Network for Monitoring the Impact of Globalization and TRIPS on Access to Medicines, Meeting Report, 19-21 February 2001, Chulalongkorn University, Bangkok, Thailand - Health Economics and Drugs Series No. 011
(2002; 67 pages) View the PDF document
Table of Contents
Open this folder and view contents1. Introduction
View the document2. Highlights of opening address of Dr Supachai Panitchpakdi
Close this folder3. 1Globalization, TRIPS and Access to Pharmaceuticals
View the documentA new era in global trade
View the documentWTO Agreements
View the documentImplementation and dispute settlement
Close this folderKey requirements of the TRIPS Agreement
View the documentPatent protection
View the documentRights conferred
View the documentTransitional arrangements
View the documentPublic health and TRIPS
View the documentPatentability
View the documentGeneric drugs
View the documentCompulsory licensing
View the documentParallel imports
View the documentTRIPS-plus provisions
View the documentNon-WTO Members
View the documentEvaluating impacts of trade agreements
Open this folder and view contentsWHO Perspectives on Access to Drugs
View the document4. Further Reading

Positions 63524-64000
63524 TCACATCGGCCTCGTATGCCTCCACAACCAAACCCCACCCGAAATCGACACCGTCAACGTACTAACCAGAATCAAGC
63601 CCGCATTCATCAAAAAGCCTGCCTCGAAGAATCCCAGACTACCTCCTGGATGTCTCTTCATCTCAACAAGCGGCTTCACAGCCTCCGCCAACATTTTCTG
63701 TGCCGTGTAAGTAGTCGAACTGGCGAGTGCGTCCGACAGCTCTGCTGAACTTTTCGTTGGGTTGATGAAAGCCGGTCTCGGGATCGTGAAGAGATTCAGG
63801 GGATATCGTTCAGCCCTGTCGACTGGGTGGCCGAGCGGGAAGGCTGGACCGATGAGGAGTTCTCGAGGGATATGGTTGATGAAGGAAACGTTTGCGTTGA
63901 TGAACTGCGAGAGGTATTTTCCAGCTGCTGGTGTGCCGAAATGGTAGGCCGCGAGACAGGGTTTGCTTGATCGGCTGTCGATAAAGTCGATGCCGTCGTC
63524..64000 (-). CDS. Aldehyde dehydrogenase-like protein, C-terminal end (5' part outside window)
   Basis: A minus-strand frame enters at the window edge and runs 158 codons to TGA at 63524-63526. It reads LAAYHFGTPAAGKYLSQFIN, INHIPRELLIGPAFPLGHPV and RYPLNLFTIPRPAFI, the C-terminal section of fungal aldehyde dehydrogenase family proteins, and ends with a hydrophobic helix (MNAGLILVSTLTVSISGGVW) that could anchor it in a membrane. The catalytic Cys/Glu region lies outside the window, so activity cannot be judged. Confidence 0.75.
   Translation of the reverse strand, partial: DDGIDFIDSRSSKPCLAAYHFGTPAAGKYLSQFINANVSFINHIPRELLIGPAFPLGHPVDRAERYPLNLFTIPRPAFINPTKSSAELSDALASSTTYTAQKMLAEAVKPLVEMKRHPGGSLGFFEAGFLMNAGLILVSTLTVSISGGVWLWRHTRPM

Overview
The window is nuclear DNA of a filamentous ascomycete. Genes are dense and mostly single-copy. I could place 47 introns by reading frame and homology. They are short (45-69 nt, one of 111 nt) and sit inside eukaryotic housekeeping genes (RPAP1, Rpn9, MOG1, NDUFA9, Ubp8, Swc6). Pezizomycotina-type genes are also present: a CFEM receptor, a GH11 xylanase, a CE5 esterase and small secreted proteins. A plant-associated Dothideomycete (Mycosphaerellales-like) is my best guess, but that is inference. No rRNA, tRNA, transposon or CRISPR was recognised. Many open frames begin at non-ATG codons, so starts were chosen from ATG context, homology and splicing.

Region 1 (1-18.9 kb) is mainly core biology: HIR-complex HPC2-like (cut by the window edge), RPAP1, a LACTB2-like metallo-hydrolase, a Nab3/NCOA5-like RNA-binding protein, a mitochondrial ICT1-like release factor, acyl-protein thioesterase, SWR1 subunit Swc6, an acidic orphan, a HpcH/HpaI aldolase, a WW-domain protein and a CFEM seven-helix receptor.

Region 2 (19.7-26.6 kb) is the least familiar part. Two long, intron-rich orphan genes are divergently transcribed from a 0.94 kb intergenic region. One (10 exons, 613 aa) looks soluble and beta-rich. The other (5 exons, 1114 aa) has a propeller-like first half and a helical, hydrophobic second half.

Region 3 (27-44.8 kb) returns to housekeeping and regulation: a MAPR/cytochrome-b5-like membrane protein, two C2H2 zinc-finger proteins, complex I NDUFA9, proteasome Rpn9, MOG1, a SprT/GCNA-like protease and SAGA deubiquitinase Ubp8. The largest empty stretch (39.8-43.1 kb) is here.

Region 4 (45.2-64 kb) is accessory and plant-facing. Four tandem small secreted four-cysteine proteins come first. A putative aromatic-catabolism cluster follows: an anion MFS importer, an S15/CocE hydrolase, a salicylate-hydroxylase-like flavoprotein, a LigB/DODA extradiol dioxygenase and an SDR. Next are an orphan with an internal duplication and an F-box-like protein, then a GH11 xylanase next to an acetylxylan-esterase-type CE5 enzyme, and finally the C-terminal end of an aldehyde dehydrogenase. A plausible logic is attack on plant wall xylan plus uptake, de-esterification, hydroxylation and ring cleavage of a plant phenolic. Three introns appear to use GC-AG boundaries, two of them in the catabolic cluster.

View the document5. Template of selected model indicators for studying the impact of globalization and TRIPS on access to medicines
Open this folder and view contents6. Selected indicators for studying the impact of globalization and TRIPS on access to medicines
View the document7. The Collaborating Centres
 

Patentability

What can be patented? TRIPS specifies that patents must be available for all discoveries which “...are new, involve an inventive step and are capable of industrial application” (Article 27).

The difference between the number of new drugs (“new chemical entities”) that are developed globally each year, and the number of patents awarded for new uses of a drug, processes, dosage forms, formulations and different forms of the same molecule, including patents on genes and genomic sequences is enormous. The latter is influenced by national legislation and practices

Yet because “new” and “inventive” are not defined, countries must establish their own criteria for these terms. They should remember that patentability standards which are too broad can contribute to “evergreening”. This means that the effective patent life for a new medicine is extended beyond the 20-year TRIPS minimum. Therefore, Ministries of Health must work closely with other ministries to formulate and/or revise national patent legislation to ensure that it takes public health needs into account.

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